Nidovirales

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Nidovirales
Electron micrograph of negatively stained Nam Dinh virus particles
Life cycle of nidoviruses
Virus classification e
(unranked): Virus
Realm: Riboviria
Kingdom: Orthornavirae
Phylum: Pisuviricota
Class: Pisoniviricetes
Order: Nidovirales

Nidovirales is an order of enveloped, positive-strand RNA viruses which infect vertebrates and invertebrates. Host organisms include mammals, birds, reptiles, amphibians, fish, arthropods, molluscs, and helminths.[1] The order includes the families Coronaviridae, Arteriviridae, Roniviridae, and Mesoniviridae.[2]

Member viruses have a viral envelope and a positive-sense, single-stranded RNA genome which is capped and polyadenylated.[3] Nidoviruses are named for the Latin nidus, meaning nest, as all viruses in this order produce a 3' co-terminal nested set of subgenomic mRNAs during infection.[4]

Virology[edit]

Comparison of genomes and proteomes of different families of nidoviruses

The order Nidovirales consists of viruses which have positive-sense, single-stranded RNA genomes. The viruses belong to Group IV of the Baltimore classification system. As positive-sense genomes, the viruses can use some host cell proteins during replication and gene expression which occurs in the cytoplasm of the host cell.

This group of viruses expresses structural proteins separately from the nonstructural ones. The structural proteins are encoded at the 3’ region of the genome and are expressed from a set of subgenomic mRNAs. These viruses encode one main proteinase and between one and three accessory proteinases which are mainly involved in expressing the replicase gene. These proteinases are also responsible for activating or inactivating specific proteins at the correct time in the virus life cycle, ensuring replication occurs at the right time.

Many proteins have been identified on the genomes of Nidovirales, but their function has not yet been determined. Other enzymes that may be present in the genome include papain-like proteases, ADP-ribose/poly(ADP-ribose)-binding or ADP-ribose 1''-phosphate phosphatase activities and cyclic nucleotide phosphodiesterase.

Most, but not all, nidovirus subgenomic RNAs contain a 5′ leader sequence derived from the 5′ end of the genomic RNA.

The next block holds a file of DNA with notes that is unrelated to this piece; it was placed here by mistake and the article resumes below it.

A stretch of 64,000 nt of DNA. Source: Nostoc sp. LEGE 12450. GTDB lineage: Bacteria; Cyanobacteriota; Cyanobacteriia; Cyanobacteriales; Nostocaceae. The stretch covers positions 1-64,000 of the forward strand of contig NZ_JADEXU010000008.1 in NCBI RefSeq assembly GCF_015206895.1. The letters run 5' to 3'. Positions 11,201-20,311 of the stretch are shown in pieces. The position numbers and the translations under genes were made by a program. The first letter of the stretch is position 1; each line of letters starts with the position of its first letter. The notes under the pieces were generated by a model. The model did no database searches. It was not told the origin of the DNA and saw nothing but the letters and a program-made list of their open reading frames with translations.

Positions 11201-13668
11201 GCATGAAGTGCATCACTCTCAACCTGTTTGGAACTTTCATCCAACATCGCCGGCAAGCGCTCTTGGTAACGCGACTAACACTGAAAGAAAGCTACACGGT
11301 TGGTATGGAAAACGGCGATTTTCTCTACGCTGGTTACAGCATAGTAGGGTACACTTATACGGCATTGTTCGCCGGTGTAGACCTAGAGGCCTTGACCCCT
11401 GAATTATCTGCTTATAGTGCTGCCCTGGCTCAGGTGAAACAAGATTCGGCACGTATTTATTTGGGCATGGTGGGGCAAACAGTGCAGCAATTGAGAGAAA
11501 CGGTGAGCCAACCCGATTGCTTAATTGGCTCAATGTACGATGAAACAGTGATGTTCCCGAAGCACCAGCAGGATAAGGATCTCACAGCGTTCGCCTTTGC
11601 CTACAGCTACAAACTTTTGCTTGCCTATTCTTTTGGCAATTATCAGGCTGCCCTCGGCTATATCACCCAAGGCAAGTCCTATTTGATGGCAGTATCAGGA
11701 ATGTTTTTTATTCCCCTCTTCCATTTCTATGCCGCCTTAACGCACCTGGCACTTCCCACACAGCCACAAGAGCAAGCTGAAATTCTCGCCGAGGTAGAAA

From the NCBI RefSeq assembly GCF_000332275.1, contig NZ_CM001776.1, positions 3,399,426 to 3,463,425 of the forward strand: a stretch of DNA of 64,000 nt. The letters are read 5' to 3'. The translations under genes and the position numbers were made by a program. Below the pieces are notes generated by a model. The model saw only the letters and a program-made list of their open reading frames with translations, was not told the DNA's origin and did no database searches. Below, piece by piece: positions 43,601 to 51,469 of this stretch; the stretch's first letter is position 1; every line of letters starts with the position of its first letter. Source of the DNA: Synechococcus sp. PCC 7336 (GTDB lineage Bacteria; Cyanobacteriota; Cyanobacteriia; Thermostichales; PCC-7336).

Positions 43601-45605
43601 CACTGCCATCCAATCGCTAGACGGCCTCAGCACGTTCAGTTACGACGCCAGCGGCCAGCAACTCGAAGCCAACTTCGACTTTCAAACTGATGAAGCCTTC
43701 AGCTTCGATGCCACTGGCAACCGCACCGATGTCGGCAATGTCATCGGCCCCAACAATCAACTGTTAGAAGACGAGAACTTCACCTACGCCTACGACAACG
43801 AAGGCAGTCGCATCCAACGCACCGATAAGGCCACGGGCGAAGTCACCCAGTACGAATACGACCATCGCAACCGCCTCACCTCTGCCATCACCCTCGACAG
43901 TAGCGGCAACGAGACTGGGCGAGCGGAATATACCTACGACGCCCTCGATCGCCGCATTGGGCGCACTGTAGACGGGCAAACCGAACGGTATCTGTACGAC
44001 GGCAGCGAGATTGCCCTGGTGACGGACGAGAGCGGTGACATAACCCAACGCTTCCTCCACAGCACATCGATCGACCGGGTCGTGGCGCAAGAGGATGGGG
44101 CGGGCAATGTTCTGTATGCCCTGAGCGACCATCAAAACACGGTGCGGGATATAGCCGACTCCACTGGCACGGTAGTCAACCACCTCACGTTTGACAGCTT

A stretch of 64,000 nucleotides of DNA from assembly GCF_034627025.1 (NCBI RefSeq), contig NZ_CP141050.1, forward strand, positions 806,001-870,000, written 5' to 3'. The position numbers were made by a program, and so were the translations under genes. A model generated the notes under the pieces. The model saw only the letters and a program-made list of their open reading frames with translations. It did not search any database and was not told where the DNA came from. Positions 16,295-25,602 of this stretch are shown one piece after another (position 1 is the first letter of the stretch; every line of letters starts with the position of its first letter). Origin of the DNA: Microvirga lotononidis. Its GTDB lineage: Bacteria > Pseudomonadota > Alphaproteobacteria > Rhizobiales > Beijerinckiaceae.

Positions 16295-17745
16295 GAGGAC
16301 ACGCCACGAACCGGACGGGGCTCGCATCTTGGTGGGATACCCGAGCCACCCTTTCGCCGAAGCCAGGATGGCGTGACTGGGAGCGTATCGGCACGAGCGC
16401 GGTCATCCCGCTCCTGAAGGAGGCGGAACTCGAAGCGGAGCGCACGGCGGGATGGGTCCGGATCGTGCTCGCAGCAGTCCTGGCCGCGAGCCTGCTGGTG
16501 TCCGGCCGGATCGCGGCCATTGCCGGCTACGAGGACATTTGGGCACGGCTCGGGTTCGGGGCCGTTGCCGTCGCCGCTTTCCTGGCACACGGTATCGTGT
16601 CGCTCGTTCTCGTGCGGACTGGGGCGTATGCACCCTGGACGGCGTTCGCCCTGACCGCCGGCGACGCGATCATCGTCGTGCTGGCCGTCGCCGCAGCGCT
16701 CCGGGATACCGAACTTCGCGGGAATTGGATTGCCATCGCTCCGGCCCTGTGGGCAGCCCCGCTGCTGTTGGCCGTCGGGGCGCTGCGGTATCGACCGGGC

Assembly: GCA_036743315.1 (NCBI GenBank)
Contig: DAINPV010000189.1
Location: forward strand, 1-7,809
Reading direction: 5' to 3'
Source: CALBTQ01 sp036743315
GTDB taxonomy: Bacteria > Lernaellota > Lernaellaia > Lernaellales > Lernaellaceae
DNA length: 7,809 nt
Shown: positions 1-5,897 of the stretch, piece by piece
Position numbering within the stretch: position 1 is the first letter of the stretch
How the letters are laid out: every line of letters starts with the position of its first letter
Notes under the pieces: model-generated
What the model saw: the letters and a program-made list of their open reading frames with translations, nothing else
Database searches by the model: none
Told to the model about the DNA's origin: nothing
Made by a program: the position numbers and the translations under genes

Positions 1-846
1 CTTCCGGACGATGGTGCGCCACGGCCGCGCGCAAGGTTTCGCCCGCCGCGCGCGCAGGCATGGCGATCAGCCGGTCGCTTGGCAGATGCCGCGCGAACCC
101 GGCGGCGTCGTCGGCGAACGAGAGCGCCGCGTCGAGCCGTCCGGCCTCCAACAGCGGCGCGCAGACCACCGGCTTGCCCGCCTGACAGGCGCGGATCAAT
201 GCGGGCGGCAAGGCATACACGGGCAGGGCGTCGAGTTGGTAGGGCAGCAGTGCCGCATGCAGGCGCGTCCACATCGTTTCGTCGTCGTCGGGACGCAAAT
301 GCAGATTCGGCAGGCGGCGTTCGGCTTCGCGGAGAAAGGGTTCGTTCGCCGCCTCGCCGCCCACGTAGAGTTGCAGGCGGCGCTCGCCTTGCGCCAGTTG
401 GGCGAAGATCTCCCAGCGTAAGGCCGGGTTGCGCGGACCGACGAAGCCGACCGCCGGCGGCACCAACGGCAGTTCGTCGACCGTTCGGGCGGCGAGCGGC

The frameshift that generates ORF1b frameshift occurs at a UUUAAAC heptanucleotide 'slippery' sequence located upstream of the ORF1a stop codon and a putative RNA pseudoknot structure.

Genome[edit]

This order of viruses can be distinguished from other RNA viruses by a constellation of seven conserved domains—5'-TM2-3CLpro-TM3-RdRp-Zm-HEL1-NendoU-3'—with the first three being encoded in ORF1a and the remaining four in ORF1b. TM2 and TM3 and transmembrane domains; RdRp is the RNA polymerase; Zm is a Zn-cluster binding domain fused with a helicase (HEL1); 3CLpro is a 3C-like protease; and NendoU is an uridylate-specific endonuclease. The 3CLpro has a catalytic His-Cys dyad, and is also known as the SARS coronavirus main proteinase (Mpro).

Taxonomy[edit]

Taxonomy tree of the order Nidovirales

The order Nidovirales can be divided into two clades depending on the size of the genome: those with large genomes (26.3–31.7 kilobases) which included the Coronaviridae and Roniviridae (the large nidoviruses) and those with small genomes (the small nidoviruses)—a clade that includes the distantly related Arteriviridae (12.7–15.7 kb). The large nidoviruses encode both a 2'-O-methyltransferase and a 3'–5' exoribonuclease (ExoN)—the latter being very unusual for an RNA virus. They also encode a superfamily 1 helicase, uridylate-specific endonuclease (an enzyme unique to nidoviruses) and several proteases.

The following suborders and families are recognized (-virineae denotes suborders and -viridae denotes families):[5]

Additions[edit]

The virus which has the largest known nonsegmented RNA genome of 41.1kb, the planarian secretory cell nidovirus (PSCNV), is of the order Nidovirales.[6] Its host is the planarian flatworm.[7]

See also[edit]

References[edit]

  1. ^ Ogando, Natacha S.; Ferron, Francois; Decroly, Etienne; Canard, Bruno; Posthuma, Clara C.; Snijder, Eric J. (2019). "The Curious Case of the Nidovirus Exoribonuclease: Its Role in RNA Synthesis and Replication Fidelity". Frontiers in Microbiology. 10. doi:10.3389/fmicb.2019.01813. ISSN 1664-302X.
  2. ^ "International Committee on Taxonomy of Viruses (ICTV)". talk.ictvonline.org. Retrieved 2020-06-08.
  3. ^ King, Andrew M. Q.; Adams, Michael J.; Carstens, Eric B.; Lefkowitz, Elliot J., eds. (2012-01-01), "Order - Nidovirales", Virus Taxonomy, Elsevier, pp. 784–794, ISBN 978-0-12-384684-6, retrieved 2020-06-08
  4. ^ Antoine A.F. de Vries, Marian C. Horzinek, Peter J. M. Rottier, Raoul J. de Groot (1997). "The Genome Organization of the Nidovirales: Similarities and Differences between Arteri-, Toro-, and Coronaviruses". Seminars in Virology. 8 (1): 33–47. CiteSeerX 10.1.1.462.1825. doi:10.1006/smvy.1997.0104.CS1 maint: uses authors parameter (link)
  5. ^ "Virus Taxonomy: 2019 Release". talk.ictvonline.org. International Committee on Taxonomy of Viruses. Retrieved 30 April 2020.
  6. ^ "Taxonomy browser (Planidovirus 1)". www.ncbi.nlm.nih.gov. Retrieved 2020-06-08.
  7. ^ Saberi, Amir; Gulyaeva, Anastasia A.; Brubacher, John L.; Newmark, Phillip A.; Gorbalenya, Alexander E. (2018-11-01). "A planarian nidovirus expands the limits of RNA genome size". PLOS Pathogens. 14 (11): e1007314. doi:10.1371/journal.ppat.1007314. ISSN 1553-7374. PMC 6211748. PMID 30383829.

External links[edit]